TitleTwo weeks of high-intensity interval training increases skeletal muscle mitochondrial respiration via complex-specific remodeling in sedentary humans.
Publication TypeJournal Article
Year of Publication2023
AuthorsBatterson, PM, McGowan, EM, Stierwalt, HD, Ehrlicher, SE, Newsom, SA, Robinson, MM
JournalJ Appl Physiol (1985)
Date Published01/2023

Aerobic training remodels the quantity and quality (function per unit) of skeletal muscle mitochondria to promote substrate oxidation, however, there remain key gaps in understanding the underlying mechanisms during initial training adaptations. We used short-term high-intensity interval training (HIIT) to determine changes to mitochondrial respiration and regulatory pathways that occur early in remodeling. Fifteen normal-weight sedentary adults started seven sessions of HIIT over fourteen days and fourteen participants completed the intervention. We collected vastus lateralis biopsies before and 48-hours after HIIT to determine mitochondrial respiration, RNA sequencing, and western blotting for proteins of mitochondrial respiration and degradation via autophagy. HIIT increased respiration per mitochondrial protein for lipid (+23% P=0.020), complex I (+18%, P=0.0015), complex I+II (+14%, P<0.0001) and complex II (+24% P<0.0001). Transcripts that increased with HIIT identified several gene sets of mitochondrial respiration, particularly for complex I, while transcripts that decreased identified pathways of DNA and chromatin remodeling. HIIT lowered protein abundance of autophagy markers for p62 (-19%, P=0.012) and LC3 II/I (-20%, P=0.004) in whole-tissue lysates but not isolated mitochondria. Meal tolerance testing revealed HIIT increased the change in whole-body respiratory exchange ratio and lowered cumulative plasma insulin concentrations. Gene transcripts and respiratory function indicate remodeling of mitochondria within 2 weeks of HIIT. Overall changes are consistent with increased protein quality driving rapid improvements in substrate oxidation.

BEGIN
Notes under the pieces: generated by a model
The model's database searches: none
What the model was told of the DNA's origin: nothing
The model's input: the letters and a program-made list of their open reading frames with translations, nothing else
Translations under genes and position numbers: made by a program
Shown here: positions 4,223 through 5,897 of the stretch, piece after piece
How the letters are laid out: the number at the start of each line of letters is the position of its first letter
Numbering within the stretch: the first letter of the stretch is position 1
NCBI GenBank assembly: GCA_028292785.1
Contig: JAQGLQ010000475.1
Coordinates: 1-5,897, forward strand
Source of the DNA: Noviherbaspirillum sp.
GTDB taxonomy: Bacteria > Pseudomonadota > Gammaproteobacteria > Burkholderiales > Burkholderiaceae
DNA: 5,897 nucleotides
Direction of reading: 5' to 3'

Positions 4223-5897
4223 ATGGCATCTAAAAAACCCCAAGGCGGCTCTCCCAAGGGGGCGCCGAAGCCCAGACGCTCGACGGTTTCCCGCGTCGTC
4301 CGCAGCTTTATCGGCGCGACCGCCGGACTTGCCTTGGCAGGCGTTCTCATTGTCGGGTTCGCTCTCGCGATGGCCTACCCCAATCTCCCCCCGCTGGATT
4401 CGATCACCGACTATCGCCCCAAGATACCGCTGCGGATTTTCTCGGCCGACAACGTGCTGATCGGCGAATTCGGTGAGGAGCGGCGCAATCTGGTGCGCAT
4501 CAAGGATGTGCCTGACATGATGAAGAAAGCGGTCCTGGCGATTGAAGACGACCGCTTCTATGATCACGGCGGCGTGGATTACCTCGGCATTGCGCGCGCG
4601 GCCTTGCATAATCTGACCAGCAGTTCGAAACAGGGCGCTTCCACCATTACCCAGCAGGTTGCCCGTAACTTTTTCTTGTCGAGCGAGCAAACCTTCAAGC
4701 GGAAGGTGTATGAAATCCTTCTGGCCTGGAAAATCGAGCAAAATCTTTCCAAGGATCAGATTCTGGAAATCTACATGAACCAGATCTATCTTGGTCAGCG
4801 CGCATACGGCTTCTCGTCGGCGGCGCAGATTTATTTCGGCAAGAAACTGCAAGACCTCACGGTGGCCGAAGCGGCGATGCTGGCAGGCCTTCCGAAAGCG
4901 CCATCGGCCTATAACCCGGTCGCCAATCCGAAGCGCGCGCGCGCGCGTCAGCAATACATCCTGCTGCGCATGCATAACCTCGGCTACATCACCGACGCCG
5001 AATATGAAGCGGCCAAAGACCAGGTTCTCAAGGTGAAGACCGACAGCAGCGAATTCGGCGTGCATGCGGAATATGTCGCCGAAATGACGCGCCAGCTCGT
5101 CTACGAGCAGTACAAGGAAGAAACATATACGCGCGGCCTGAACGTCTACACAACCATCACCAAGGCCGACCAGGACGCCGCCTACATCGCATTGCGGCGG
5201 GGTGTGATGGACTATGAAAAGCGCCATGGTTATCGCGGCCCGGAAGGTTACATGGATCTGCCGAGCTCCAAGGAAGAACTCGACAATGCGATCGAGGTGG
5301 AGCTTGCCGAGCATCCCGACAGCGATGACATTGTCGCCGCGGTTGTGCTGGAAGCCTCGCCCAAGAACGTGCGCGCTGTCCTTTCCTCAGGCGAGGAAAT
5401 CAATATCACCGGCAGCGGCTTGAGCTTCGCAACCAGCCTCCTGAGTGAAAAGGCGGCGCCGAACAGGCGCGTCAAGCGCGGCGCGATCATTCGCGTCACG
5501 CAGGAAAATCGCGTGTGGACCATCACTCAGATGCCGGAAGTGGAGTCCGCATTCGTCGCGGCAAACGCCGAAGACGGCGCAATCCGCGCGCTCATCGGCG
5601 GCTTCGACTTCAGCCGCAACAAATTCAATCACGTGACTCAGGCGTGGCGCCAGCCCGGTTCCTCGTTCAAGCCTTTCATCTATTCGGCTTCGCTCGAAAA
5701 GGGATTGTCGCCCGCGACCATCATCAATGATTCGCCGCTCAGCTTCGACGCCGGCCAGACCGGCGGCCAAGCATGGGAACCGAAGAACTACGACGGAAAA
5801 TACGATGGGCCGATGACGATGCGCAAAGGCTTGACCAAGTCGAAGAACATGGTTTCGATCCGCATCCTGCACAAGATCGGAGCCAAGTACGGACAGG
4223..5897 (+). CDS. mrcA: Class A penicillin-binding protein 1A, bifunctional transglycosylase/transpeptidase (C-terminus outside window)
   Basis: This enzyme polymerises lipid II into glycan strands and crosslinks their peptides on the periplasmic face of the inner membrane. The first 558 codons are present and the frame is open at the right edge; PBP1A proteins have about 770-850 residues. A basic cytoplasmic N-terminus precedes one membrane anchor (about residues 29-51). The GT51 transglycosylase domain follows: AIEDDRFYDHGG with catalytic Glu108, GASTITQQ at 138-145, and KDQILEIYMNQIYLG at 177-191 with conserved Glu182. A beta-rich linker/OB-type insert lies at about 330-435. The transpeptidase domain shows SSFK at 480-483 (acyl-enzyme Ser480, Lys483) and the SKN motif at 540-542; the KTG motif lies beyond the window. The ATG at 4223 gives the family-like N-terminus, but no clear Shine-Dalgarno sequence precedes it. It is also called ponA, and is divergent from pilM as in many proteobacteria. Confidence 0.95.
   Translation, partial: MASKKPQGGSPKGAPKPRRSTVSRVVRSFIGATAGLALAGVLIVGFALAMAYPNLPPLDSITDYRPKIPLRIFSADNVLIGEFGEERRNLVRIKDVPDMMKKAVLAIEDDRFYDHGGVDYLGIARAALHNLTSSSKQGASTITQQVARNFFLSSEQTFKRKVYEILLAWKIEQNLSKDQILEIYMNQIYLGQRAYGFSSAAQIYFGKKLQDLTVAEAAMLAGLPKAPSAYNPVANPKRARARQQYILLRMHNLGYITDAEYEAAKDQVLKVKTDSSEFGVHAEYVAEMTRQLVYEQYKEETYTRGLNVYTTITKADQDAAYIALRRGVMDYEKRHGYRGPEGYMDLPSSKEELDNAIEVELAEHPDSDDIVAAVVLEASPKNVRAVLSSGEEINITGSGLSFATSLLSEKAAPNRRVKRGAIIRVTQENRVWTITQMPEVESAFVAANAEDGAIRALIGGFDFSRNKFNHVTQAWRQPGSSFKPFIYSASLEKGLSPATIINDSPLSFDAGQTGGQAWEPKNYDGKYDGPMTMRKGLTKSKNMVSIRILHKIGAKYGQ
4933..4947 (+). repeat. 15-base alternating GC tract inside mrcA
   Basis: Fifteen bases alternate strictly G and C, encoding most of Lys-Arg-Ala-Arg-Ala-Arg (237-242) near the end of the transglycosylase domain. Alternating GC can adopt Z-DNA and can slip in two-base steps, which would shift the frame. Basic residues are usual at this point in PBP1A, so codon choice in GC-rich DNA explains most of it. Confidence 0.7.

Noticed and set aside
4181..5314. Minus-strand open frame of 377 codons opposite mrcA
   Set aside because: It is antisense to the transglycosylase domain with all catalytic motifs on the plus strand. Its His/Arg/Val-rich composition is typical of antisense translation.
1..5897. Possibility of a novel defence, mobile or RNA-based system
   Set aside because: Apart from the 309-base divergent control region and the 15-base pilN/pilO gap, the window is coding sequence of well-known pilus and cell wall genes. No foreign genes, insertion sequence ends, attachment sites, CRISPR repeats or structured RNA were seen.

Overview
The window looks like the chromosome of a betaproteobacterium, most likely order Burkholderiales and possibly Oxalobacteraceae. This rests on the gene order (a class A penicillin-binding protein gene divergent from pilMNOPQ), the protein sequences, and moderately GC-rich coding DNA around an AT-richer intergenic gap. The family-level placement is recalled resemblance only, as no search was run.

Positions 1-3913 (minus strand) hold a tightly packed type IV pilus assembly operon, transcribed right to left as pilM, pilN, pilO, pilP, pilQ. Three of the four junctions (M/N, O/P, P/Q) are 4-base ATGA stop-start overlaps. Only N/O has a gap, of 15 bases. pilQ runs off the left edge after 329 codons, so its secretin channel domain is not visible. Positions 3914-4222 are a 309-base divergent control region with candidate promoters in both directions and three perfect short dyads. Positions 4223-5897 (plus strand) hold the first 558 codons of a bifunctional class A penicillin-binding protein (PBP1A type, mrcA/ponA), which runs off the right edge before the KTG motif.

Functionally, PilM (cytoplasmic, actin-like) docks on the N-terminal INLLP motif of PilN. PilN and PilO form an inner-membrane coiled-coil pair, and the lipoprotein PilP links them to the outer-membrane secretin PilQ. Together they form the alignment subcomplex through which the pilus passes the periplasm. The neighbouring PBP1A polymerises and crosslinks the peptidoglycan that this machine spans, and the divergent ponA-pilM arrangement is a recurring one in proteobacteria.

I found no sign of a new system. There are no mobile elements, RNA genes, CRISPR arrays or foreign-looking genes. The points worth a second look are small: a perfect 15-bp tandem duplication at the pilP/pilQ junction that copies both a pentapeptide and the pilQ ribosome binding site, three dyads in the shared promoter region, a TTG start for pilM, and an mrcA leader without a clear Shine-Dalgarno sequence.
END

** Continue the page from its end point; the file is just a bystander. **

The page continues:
Alternate JournalJ Appl Physiol (1985)
PubMed ID36603044